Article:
Highest-paying jobs in the UK

Which professions pay the most and what is the most commonly searched job?

Posted

Fact checked
Picture not described

Some of us can’t wait to head to work every morning, while others count down the days to the weekend. Whatever category you fall into, it is likely that you’re in the majority of Brits who need to work in order to support themselves and save money.

There is a huge variety of jobs available out there and a big difference in the salary each offers as well. We’ve looked into the UK’s most popular jobs, the professions that pay you the most and those that pay the least.

Quick stats

  • The average salary in the UK is £29,588 per year.
  • The most common job in the world is a retail sales assistant.
  • CEOs earn the most in the UK making an average salary of £97,083, while bar staff earn the least, on average £15,072 per year.
  • Just under a quarter (23%) of the UK’s workforce are members of a trade union, compared to 32.4% 25 years ago.

Highest-paid jobs in the UK

The highest average UK salary is enjoyed by CEOs. Their average salary of £97,083 is a staggering 228% above the UK’s average. Doctors take second spot, pocketing £75,855 for their hard work.

Title Income per year
CEOs and senior officials £97,083
Medical practitioners £75,855
Marketing and sales directors £75,126
Information technology telecommunications directors £72,109
Legal professionals n.e.c. £69,992
Financial managers and directors £67,593
Advertising and public relations directors £65,074
Senior police officers £59,634
Functional managers and directors n.e.c. £57,098
Train and tram drivers £53,403

Lowest-paid jobs in the UK

Many of the roles in the list of lowest-paid jobs in the UK are in hospitality and they’re often carried out on a flexible, part-time basis. The lowest average wage (if working full-time) belongs to the bar staff who earn £15,072 – 49% less than the national average. However, they also receive tips as part of their income, which isn’t reflected in the salary.

  • Kitchen catering assistants, £15,705
  • Launderers, dry cleaners and pressers, £15,614
  • Hairdressers and barbers, £15,610
  • Waiters and waitresses, £15,454
  • Bar staff, £15,072

Which region earns the most?

Across the UK the average median salary is just shy of £30,000, standing at £29,588. This works out as £569 per week.

As you might expect, Londoners take home significantly more than this and earn the most of all the regions. The average salary there is £37,086, which is 20% above the UK average.

The only other average regional salary that breaks the £30k mark is the South East, where residents earn an average of £30,638.

The lowest average salary can be found in the North East, where they take home £26,354. This is around 12% lower than the UK average.

Region Median full-time gross weekly earnings Median full-time gross yearly earnings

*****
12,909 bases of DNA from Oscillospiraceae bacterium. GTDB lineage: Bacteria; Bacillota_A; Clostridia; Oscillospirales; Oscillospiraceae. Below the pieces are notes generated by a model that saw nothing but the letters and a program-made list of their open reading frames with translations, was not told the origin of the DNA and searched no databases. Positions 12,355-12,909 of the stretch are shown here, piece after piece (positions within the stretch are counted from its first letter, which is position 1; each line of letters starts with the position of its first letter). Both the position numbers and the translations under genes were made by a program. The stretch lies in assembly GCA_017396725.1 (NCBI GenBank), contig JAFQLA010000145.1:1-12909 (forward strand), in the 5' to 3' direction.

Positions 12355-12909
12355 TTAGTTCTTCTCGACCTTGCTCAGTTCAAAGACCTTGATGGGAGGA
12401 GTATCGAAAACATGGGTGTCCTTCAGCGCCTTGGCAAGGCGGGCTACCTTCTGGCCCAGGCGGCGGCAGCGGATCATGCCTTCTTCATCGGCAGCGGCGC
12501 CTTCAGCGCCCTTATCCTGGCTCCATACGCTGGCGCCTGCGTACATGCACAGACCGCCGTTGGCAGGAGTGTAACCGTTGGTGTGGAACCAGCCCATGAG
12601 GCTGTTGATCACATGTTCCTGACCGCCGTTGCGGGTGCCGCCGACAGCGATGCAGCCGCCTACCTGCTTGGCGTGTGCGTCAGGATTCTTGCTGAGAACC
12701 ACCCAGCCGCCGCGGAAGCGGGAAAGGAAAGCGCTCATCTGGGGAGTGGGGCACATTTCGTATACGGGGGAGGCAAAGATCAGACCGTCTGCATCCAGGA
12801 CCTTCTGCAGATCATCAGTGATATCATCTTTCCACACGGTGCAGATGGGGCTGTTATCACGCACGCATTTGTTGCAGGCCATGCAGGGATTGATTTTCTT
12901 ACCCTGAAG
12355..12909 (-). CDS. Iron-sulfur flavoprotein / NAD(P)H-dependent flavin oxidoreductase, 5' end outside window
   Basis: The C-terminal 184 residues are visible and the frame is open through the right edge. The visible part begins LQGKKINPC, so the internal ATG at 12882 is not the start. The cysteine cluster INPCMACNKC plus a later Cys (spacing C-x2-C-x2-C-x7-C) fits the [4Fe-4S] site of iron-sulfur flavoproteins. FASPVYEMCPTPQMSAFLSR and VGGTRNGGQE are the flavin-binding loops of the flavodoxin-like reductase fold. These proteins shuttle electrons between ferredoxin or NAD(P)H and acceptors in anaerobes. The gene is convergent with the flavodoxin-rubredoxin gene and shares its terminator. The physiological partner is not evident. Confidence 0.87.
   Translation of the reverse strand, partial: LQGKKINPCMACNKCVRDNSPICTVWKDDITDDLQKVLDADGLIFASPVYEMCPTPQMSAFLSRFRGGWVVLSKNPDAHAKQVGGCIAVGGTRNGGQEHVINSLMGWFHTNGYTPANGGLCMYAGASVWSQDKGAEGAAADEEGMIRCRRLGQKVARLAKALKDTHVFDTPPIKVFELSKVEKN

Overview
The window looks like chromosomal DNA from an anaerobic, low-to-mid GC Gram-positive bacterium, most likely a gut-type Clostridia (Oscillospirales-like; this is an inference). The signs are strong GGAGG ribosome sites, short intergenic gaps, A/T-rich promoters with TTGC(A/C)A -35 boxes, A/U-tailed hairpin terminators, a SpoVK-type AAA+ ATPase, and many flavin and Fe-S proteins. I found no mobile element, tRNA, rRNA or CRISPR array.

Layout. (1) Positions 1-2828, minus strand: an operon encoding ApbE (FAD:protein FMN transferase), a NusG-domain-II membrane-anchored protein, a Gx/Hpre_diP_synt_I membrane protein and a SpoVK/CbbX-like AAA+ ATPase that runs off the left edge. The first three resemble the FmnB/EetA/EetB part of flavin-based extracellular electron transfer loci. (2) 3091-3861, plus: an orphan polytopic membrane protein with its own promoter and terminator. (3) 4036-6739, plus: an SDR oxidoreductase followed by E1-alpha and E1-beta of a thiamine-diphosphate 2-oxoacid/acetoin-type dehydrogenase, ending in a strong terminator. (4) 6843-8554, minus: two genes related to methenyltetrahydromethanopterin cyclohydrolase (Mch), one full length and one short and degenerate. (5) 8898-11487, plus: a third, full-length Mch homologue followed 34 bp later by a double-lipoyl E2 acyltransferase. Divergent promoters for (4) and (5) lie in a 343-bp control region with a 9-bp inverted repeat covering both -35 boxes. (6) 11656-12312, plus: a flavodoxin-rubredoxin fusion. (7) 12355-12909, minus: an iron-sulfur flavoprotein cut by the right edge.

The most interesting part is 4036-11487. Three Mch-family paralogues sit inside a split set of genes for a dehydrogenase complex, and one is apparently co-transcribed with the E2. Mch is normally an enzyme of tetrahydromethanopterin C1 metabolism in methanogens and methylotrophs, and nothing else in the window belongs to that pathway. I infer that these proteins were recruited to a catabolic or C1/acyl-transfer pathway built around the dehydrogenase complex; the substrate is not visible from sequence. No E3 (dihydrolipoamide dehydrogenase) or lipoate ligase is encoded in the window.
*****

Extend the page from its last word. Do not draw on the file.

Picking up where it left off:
UK £569.00 £29,588.00
London £713.20 £37,086.40
South East £589.20 £30,638.40
Scotland £563.20 £29,286.40
East £558.10 £29,021.20
West Midlands £536.60 £27,903.20
South West £531.20 £27,622.40
North West £529.60 £27,539.20
Northern Ireland £521.20 £27,102.40
Yorkshire and the Humber £520.80 £27,081.60
East Midlands £515.90 £26,826.80
Wales £509.00 £26,468.00
North East £506.80 £26,353.60

Most popular jobs in the UK and what they earn

You may have dreamed of being an astronaut or rockstar as a kid, but if you’re anything like the general population, you’ve probably searched for one of the following jobs recently. These are the 10 most popular job searches, which reflects the online skills of the UK’s workforce now. A data scientist would take home the most money from the jobs on the list, with an average salary of £46,665. The lowest salary from this list of popular jobs is for a graphic designer, who only gets compensated with £25,543 per year for their skills.

Title Average base salary
Data scientist £46,665
Project manager £41,808
Software engineer £41,100
Executive assistant £39,163
Business analyst £39,127
Accountant £36,171
Software developer £35,247
Mechanical engineer £33,765
Data analyst £30,323
Graphic designer £25,543

Profit per employee

As we all know, the workplace must bring in some cash to stay afloat. If you’re looking to start your own company, it might be worth thinking about what industry is the most profitable today in the UK.

During 2019, Real Estate Investment Trusts was the industry that made the most profit out of each employee, no less than £686,003. Oil & Gas Producers can also count on making a few pounds on everyone they hire, as the industry makes a profit of £462,199 per person in the office. On the other end of the spectrum, Industrial Transportation is the least profitable industry on the list, making £3,509 per employee, 165 times less than the Real Estate Investment Trusts industry.